Value adding activities in a supply chain are often triggered by information flows such as demand information, inventory status and order fulfilment. Product and process design changes and capacity status are other examples of information flows. Information flow may also be seen as the bonding agent between material flow and the financial flow, for example, when the physical part is delivered, the recipient will be informed of the delivery in terms of

delivery order and how much payment is due in the form of invoice to sender. This information will trigger the recipient to make an appropriate payment to the sender. Hence cash will flow in the opposite direction of the material flow. As presented in Figure 3, we will discuss the following risk issues of information flows: information accuracy, information system security and disruption, intellectual property and information outsourcing risk.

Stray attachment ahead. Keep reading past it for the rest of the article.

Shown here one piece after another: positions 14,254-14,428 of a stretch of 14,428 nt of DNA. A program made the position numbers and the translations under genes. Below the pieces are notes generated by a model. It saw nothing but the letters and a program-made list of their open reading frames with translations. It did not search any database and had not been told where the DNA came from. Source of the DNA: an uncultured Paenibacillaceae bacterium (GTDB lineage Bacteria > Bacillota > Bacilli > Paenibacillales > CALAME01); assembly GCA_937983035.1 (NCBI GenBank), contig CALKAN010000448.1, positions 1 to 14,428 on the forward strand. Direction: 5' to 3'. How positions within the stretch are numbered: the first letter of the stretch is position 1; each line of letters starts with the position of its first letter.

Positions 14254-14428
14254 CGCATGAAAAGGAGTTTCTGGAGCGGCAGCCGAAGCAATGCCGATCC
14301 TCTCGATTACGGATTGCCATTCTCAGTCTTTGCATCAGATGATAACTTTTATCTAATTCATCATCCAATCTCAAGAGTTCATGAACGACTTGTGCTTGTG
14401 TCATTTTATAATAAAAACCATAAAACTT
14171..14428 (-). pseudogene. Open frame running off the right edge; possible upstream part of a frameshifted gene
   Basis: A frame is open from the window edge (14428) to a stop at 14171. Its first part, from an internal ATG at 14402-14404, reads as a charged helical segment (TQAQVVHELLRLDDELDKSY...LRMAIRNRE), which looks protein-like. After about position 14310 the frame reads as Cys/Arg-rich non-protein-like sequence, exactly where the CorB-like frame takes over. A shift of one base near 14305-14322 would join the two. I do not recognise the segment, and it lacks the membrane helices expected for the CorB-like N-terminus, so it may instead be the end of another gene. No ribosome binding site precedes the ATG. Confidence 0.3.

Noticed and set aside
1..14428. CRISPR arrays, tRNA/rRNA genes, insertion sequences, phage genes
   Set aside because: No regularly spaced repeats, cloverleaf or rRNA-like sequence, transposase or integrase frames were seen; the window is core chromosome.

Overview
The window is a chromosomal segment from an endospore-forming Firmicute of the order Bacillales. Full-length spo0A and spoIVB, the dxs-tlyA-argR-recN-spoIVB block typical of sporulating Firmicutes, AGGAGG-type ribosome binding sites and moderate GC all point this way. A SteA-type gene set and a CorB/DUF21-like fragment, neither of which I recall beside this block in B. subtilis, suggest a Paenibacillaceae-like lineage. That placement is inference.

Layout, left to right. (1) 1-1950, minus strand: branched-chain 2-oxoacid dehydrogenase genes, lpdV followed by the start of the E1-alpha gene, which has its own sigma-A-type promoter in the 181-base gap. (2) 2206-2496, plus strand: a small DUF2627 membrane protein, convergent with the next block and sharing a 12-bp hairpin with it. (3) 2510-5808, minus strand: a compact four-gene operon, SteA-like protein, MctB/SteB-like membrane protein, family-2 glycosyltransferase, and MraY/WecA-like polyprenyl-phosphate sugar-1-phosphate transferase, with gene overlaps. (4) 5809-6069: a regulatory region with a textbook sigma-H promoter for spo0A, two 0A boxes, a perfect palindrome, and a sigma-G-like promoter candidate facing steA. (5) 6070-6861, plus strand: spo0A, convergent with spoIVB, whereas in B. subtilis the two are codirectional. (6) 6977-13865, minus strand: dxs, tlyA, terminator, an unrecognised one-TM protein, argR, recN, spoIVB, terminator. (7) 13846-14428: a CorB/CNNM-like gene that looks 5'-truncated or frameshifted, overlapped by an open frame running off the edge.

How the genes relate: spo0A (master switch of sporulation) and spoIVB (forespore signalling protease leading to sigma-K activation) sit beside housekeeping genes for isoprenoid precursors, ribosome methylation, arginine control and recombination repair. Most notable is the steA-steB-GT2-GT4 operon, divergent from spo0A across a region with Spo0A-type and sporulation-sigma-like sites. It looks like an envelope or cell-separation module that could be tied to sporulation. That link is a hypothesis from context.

Information accuracy: Information accessibility, accuracy and efficiency are major discussions relating to information flows (Bradley, 2001; Faisal et al., 2006, 2007; Geary et al., 2002; Giermanski, 2000; Lee, 2002, 2004, 2007; Raman et al., 2001; Zsidisin and Ellram, 2003). Lee (2002) studies uncertainty from the perspectives of supply and demand. Demand characteristics and uncertainty can be distinguished on how functional and innovative a product is. On the other hand, the nature of the supply process can be stable for a mature and established environment, or evolving for manufacturing processes and technology that are still developing and changing. Lee (2004) argues that to be among the top supply chains, it is necessary to have the triple-A characteristics: to be agile to changes, adaptable to evolvement, and align the interest of all the firms in the supply network. The inaccuracy of information could be mitigated by the adoption of information sharing and transparency, taking the advantage of internet advancement. Despite acknowledging the increasing risks in the information, material and financial flows, Lee (2007) looks at these challenges as opportunities through advances in information technology. The foe could become friend by creating awareness of the real situation.